Frequently Bellow shares with his protagonists his station in life, intellectual inclination, and cultural background. There is, moreover, a correspondence between Bellow’s conception of the artist and his conception of his protagonists. Just as the artist must demonstrate his trust in intuitions radically deeper than his conscious knowledge, so the characters Henderson, Herzog, Sammler, and Citrine hold themselves account-able for the utterance of what they know unaccountably. These protagonists reflect Bellow’s own struggle to ”express a variety of things I knew intimately,” according to the author.
Works in Literary Context
In his works, Bellow addresses the question of what it is to be human in an increasingly impersonal and mechanistic world. Writing in a humorous, anecdotal style that combines exalted meditation and modern vernacular, Bellow often depicts introspective individuals who suffer a conflict between Old World and New World values while trying to understand their personal anxieties and aspirations.
Throughout his career, Saul Bellow showed himself to be a stylist equally at ease with the comic and tragic voices. As a writer who often explored the most sensitive and difficult public and private aspects of contemporary life, he won the respect of critics but has also suffered the approbation of feminist critics for perceived sexist and misogynist portraits of female characters and of leftist critics for alleged conservative political and cultural values.
The Holocaust and Anti-Semitism
Bellow was among the first American writers to treat anti-Semitism (prejudice against those of Jewish descent and/or belief) and the Holocaust in fiction. He addressed cultural anti-Semitism in The Victim (1947); religious anti-Semitism in The Adventures of Augie March (1953); economic and social anti-Semitism in ”The Old System” (1967); and violent anti-Semitism in Herzog (1964), ”Mosby’s Memoirs” (1968), and the National Book Award winner Mr. Sammler’s Planet (1970). The Holocaust is rarely at the thematic center of Bellow’s novels, yet it is an ever-present element in characters haunted by its specter. In Humboldt’s Gift (1975), for example, Humboldt Fleisher declines an invitation to present a lecture series in Berlin because a year in Germany would be a constant reminder of ”the destruction of the death camps, the earth soaked in blood, and the fumes of cremation still in the air of Europe.”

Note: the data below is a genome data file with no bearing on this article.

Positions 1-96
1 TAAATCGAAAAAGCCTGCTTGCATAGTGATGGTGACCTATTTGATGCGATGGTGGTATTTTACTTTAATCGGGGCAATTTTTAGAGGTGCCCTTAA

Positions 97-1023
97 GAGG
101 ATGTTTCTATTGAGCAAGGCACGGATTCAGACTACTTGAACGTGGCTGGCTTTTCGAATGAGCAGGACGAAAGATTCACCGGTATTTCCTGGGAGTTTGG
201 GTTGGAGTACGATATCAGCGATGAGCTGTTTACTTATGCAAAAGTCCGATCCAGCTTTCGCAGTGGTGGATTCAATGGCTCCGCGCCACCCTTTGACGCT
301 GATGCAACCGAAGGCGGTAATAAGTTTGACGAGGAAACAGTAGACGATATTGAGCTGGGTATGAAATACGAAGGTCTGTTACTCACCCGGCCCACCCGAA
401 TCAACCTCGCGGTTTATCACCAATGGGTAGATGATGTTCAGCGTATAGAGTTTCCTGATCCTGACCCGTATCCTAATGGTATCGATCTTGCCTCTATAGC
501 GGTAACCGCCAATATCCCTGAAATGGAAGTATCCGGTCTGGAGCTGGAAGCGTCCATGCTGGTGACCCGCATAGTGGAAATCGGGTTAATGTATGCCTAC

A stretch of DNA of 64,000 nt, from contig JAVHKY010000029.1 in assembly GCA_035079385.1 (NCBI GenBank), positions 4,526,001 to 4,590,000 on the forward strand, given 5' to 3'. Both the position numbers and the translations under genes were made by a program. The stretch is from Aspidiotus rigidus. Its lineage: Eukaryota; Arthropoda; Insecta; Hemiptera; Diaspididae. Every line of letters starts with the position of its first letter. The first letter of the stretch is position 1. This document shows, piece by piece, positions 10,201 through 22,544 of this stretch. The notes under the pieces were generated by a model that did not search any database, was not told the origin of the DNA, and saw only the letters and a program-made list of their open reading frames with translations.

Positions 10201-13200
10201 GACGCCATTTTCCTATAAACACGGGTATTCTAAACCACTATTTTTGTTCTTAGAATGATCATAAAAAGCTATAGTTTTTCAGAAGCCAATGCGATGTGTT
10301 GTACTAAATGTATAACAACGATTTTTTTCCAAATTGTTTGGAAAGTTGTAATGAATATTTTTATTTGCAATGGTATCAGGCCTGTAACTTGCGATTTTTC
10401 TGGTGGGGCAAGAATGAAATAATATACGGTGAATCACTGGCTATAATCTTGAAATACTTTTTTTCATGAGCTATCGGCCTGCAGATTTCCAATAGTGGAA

The ”Bellow Hero”
In their many books and essays on Bellow’s works, critics often concentrate on two aspects of Bellow’s fiction: his skillfully crafted protagonists, who collectively exemplify the ”Bellow hero,” and his expansive prose style. Bellow’s typical protagonist, who is generally a male, urbanite Jewish intellectual, was described by the Nobel Committee as a man ”who keeps trying to find a foothold during his wanderings in our tottering world, one who can never relinquish his faith that the value of life depends on its dignity, not its